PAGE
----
Perhaps even more important is the education and engagement of local fisherman who rely solely on the trade for income, so that they understand and support these conservation efforts. Encouraging them to look at reefs as a resource that needs to be cared for and managed, rather than just a means of making a quick dollar, helps develop a sense of stewardship. A mother coral colony that is protected against destructive cyanide fishing practices will ensure an on-going financial gain providing an incentive for preservation. Recent papers published by scientists affiliated with the New England Aquarium argued that the survival of coral reefs are dependent on ‘reef-side communities’ and that the marine trade could be key in defending the reefs and their resources. Hobbyists want the best for the animals under their care and understand that without coral reef stewardship, the marine aquaria trade would eventually cease to exist.

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chiusura anticipata opzioni binarie Many Cardinal Tetra are harvested every year for the aquatic trade

skrill interactiveoption com This sense of stewardship through engagement is equally applicable to the freshwater environment too. As well as protecting certain species, some conservation efforts associated with the trade also focus on preserving habitats. The ornamental fish-trading centre for the upper Río Negro basin is situated in Barcelos, Brazil and offers a sustainable source of income for the local inhabitants. The cardinal tetra (Paracheirodon axelrodi) is central to this, comprising a large percentage of the fish species harvested. Project Piaba, meaning ornamental fish in Portuguese, was setup to promote the sustainable harvest of the aquatic resources in the area and thus preventing destructive practices such as mining, timber harvesting, or agriculture. By encouraging the local population to develop an interest in the fish they catch, they attain an interest in maintaining the environment within which the fish dwell. Project Piaba helps train the fishermen, provide equipment and also lend a ‘voice’ in helping lobby for a fair price in return for their catch. In doing so, this helps preserve the natural rainforest environment and generates potentially long-term income for the locals. With developments such as the Belo Monte hydroelectric dam threatening biodiversity and the endemic species within the area, projects like this take on an even greater importance.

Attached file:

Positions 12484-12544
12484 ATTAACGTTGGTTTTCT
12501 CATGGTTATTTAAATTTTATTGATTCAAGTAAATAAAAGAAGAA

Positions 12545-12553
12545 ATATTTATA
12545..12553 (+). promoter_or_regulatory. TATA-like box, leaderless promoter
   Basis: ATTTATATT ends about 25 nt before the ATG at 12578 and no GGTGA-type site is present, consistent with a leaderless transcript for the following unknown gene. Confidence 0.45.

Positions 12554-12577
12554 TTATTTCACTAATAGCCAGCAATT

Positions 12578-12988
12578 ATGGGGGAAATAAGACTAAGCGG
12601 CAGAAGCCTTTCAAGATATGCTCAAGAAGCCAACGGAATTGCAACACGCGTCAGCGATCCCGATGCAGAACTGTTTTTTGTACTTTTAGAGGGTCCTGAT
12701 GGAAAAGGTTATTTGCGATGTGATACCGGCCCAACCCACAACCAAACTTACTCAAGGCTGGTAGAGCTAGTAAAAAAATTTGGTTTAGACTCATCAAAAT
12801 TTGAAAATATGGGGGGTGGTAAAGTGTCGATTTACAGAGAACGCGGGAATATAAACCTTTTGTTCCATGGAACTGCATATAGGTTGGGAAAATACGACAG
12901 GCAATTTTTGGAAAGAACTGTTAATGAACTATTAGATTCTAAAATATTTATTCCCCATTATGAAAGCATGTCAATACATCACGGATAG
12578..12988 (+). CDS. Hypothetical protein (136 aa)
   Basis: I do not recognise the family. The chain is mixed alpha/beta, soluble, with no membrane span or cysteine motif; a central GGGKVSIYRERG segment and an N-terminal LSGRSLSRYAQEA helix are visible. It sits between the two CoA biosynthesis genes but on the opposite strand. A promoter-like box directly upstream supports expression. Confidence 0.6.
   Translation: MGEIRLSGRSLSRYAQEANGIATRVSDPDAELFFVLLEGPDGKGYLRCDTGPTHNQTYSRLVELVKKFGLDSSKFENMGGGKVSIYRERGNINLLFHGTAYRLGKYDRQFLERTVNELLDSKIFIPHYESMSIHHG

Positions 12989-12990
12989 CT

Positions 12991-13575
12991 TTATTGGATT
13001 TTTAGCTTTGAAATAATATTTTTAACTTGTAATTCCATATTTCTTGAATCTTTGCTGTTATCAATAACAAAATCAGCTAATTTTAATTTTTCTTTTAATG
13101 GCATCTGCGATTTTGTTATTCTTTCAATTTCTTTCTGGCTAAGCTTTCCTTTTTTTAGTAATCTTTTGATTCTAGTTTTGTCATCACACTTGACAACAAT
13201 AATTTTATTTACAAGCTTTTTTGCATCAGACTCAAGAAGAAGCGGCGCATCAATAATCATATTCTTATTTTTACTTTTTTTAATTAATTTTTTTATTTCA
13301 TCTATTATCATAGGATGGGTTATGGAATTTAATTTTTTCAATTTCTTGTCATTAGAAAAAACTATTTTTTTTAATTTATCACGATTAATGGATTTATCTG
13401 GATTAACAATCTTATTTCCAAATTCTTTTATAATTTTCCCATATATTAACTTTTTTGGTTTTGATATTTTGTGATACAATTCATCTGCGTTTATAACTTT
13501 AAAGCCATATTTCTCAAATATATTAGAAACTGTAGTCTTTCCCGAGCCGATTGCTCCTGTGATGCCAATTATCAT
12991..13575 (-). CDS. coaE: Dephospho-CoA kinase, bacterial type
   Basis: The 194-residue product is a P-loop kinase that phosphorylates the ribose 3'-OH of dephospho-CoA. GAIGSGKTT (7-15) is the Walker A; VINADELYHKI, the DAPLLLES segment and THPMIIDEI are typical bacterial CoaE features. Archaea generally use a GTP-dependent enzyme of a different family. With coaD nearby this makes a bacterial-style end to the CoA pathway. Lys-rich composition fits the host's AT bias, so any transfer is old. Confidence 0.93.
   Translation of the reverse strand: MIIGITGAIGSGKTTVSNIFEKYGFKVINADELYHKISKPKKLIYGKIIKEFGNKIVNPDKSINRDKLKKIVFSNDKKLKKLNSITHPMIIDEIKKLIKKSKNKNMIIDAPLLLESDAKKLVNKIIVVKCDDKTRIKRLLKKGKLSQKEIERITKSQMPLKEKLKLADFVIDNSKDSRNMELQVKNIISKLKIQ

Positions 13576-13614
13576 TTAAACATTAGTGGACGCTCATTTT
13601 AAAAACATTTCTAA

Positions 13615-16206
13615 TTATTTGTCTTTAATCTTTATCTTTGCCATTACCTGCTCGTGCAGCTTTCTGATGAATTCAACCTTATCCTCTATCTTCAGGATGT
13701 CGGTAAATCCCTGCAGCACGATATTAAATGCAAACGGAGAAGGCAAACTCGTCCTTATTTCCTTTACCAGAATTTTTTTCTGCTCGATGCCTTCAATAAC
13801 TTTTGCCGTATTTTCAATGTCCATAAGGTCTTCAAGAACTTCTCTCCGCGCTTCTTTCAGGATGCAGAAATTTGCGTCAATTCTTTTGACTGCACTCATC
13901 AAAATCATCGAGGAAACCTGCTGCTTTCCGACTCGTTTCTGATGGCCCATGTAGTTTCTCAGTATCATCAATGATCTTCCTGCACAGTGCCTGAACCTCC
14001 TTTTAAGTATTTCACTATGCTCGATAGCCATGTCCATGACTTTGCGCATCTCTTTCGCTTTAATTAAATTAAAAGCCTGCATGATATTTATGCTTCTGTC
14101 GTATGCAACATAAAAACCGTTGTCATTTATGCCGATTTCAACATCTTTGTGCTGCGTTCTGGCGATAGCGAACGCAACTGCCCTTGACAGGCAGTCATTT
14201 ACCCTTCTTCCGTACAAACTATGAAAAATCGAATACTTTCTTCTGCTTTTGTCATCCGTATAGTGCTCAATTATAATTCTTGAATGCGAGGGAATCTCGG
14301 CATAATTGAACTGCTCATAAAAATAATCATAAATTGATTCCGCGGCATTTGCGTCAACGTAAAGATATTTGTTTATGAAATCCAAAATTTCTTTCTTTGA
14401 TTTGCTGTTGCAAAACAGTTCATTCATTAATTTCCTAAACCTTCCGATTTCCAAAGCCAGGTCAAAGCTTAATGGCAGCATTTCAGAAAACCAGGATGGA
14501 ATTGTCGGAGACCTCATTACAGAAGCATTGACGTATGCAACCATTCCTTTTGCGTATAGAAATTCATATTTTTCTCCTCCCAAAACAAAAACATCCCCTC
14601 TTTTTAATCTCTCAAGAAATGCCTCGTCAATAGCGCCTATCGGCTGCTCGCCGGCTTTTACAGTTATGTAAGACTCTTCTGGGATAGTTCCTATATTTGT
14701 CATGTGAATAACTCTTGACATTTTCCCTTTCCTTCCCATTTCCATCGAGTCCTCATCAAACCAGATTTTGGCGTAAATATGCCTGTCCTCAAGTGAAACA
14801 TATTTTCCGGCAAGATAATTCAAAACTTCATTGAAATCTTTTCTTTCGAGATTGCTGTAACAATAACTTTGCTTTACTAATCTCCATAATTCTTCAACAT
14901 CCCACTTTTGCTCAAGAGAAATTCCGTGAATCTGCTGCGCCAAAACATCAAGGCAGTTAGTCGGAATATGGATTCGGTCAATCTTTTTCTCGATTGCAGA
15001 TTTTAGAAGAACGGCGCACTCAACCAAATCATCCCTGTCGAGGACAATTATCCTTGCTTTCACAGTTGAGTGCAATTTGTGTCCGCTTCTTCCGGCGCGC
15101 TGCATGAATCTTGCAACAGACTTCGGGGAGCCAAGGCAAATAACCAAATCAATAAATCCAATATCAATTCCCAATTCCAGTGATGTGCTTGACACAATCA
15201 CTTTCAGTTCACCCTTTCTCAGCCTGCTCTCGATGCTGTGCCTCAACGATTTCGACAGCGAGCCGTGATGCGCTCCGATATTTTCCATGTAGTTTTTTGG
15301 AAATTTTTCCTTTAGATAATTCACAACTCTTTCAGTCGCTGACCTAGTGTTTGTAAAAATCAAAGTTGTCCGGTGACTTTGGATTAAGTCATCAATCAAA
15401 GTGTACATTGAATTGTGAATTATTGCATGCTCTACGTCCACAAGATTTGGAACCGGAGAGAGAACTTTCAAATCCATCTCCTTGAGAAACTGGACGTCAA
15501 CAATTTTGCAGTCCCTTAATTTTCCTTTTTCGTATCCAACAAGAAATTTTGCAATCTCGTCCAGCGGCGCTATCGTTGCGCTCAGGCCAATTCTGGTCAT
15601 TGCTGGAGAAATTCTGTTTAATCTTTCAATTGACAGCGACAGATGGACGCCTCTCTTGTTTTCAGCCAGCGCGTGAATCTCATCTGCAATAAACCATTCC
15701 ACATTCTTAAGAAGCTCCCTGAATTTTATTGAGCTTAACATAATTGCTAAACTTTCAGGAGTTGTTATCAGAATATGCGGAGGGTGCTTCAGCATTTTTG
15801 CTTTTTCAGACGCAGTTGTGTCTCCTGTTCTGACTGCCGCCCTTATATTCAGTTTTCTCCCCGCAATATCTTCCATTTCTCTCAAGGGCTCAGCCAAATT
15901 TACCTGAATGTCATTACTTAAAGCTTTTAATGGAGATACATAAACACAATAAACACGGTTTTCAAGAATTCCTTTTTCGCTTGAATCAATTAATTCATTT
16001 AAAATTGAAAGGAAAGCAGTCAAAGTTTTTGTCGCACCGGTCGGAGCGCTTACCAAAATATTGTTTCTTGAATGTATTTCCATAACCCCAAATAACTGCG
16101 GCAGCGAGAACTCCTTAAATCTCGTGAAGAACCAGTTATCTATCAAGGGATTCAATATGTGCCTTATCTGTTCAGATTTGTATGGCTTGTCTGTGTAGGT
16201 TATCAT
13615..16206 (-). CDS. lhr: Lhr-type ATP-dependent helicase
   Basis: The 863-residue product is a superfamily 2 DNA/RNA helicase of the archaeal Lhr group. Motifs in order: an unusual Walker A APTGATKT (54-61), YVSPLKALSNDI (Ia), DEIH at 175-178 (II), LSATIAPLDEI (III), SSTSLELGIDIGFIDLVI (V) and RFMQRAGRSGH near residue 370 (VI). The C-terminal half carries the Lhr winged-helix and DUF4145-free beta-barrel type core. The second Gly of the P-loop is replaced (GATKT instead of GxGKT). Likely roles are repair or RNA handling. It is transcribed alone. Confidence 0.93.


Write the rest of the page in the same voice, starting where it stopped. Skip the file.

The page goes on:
The captive breeding of fish and invertebrates within an aquaculture environment is another important step towards species conservation and a positive activity developed by the aquarium trade. UN studies show that presently, 90%+ of tropical species available within the aquarium trade are now captive bred within aquaculture farms, reducing the strain on wild populations and their habitats. The fact that species such as the red-tailed black shark and the white cloud mountain minnow are widely available throughout the hobby is a testament to this. Captive bred species raised in a controlled and monitored environment are much more adaptable and have less chance of harbouring parasites, or diseases than specimens shipped halfway across the world, with suppliers and retailers now recognising this.